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Protecting Against Poverty-Stricken Old Age

The views expressed are those of the author and do not necessarily reflect the views of ASPA as an organization.

By Richard T. Moore
August 24, 2018

When President Franklin D. Roosevelt signed the Social Security Act into law on August 14, 1935, he ushered in a new program that, among other goals, was to protect American senior citizens from what he called “poverty-stricken old age.” This year, approximately 63 million Americans will receive about one trillion dollars in benefits. It has become the economic foundation for most seniors.

There have been several significant changes to social security over the 80-plus years aiding seniors and the disabled. Cost of living adjustments that once had to wait for congressional action now are automatic and are based on the annual increase in consumer prices. This is intended to help maintain the buying power of Social Security dollars. However, the percent amount fluctuates with the variations in consumer prices. Prior to cost of living adjustments becoming automatic based on a 1972 federal law, congressionally enacted COLA’s most often occurred in election years, according to John Palmer, a Syracuse University professor and former public trustee of the Medicare and Social Security programs.

The eligibility age has also changed gradually increasing beyond 65 for full benefits. Other changes include elimination of an earnings test, taxation of benefits, spousal and child payments and disability payments. For a full explanation, Emily Brandon’s article in the August 10, 2015 US News and World Report offers a detailed explanation.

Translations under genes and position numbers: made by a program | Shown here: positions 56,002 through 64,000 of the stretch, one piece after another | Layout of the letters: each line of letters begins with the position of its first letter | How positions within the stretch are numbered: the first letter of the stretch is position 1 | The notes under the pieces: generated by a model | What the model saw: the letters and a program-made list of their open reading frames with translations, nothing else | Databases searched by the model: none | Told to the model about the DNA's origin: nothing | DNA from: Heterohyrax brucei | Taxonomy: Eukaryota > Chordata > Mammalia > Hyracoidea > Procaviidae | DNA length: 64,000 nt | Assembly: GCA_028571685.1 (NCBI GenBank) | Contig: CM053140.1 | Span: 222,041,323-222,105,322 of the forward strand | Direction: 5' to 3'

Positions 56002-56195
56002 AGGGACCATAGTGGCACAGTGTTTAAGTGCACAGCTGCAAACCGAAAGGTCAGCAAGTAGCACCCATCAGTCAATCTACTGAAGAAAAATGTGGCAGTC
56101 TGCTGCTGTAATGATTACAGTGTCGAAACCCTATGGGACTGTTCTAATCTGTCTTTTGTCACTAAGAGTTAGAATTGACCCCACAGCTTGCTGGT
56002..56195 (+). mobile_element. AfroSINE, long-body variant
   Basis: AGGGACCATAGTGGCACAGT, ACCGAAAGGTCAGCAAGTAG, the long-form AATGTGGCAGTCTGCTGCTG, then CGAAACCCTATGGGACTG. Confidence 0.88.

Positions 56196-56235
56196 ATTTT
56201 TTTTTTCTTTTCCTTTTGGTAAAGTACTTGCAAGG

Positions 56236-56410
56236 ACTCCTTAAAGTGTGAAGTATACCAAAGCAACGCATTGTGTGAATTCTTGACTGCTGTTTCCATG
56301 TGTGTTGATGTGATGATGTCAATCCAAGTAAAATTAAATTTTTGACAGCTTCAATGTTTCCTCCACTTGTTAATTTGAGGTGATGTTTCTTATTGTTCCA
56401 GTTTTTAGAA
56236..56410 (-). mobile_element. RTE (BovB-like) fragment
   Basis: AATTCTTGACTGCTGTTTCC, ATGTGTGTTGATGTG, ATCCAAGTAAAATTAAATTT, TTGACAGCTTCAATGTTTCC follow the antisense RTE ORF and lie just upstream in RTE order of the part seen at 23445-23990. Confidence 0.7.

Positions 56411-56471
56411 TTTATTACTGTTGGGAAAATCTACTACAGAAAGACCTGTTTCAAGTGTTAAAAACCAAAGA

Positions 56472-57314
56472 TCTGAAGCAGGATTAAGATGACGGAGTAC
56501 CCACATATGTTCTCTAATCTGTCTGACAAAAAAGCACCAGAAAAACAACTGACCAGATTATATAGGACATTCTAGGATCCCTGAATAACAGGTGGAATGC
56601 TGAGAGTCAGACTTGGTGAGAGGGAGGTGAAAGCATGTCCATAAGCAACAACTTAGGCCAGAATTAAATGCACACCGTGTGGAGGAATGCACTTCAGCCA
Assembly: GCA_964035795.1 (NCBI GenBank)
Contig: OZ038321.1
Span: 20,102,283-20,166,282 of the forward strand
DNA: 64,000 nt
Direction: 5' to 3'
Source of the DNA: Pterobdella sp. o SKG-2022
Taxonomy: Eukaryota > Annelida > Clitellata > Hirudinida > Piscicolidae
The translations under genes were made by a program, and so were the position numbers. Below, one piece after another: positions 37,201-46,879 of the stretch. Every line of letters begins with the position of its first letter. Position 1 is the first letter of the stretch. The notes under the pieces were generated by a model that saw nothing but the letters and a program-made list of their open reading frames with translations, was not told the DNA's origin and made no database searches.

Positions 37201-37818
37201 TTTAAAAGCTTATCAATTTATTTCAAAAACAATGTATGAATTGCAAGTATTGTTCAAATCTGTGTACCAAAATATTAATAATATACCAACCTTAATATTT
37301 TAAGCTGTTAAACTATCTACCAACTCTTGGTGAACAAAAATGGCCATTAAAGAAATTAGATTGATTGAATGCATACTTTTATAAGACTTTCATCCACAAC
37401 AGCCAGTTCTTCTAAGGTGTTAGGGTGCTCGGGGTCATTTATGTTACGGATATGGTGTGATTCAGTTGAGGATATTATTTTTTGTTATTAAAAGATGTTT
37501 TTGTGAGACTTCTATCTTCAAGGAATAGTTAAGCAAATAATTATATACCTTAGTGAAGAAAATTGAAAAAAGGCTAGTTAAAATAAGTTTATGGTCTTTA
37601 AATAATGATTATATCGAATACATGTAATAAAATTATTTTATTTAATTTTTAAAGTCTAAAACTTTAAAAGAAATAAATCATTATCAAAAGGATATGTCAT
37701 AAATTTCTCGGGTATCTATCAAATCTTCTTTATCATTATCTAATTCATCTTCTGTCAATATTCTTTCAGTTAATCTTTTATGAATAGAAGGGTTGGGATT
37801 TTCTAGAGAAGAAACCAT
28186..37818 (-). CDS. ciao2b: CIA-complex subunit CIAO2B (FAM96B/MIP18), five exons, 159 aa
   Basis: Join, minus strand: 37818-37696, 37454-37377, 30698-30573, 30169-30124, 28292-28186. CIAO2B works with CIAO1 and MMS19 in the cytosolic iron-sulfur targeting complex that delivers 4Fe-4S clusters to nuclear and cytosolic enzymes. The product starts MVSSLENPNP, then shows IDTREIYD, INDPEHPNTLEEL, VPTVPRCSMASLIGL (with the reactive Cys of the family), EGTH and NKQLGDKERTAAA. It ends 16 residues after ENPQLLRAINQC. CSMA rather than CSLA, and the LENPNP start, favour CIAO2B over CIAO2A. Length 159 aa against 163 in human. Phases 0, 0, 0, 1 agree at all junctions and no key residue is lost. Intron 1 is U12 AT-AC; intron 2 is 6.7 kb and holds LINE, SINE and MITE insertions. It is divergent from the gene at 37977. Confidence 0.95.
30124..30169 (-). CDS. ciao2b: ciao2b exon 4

The “Burden” of Aging

As America’s population is aging. Predictions regarding the impact of a “graying” America cover a wide range of economic, political and social outcomes. Maureen Mackey, writing in the Fiscal Times noted, along with other experts, that “we’re living longer and healthier lives, but an increasingly older population means an increasing pull on government entitlement programs. Social Security, Medicare, long-term care, public pensions and other financial-support programs are heavily burdened systems that can bring down the economy.” The rising cost of health care for seniors, the economic burden of skilled nursing facilities—many offering inadequate care amidst workforce shortages—and the lack of sufficient funding of public pension programs also contribute to a feeling of impending crisis.

Economics Professor Andrew Scott, in a June 2018 essay for The Milken Institute Center for the Future of Aging notes, “this aging of the population is driven by two factors. The first is declining birth rates, which means older generations are large compared to younger generations, and so, on average, the population becomes older. This is especially true in the U.S. where baby boomers are such a large cohort. The second reason is that people are living longer. A child born in the U.S. today has a very realistic chance of living beyond 100 and needs to plan accordingly.”

The Longevity Dividend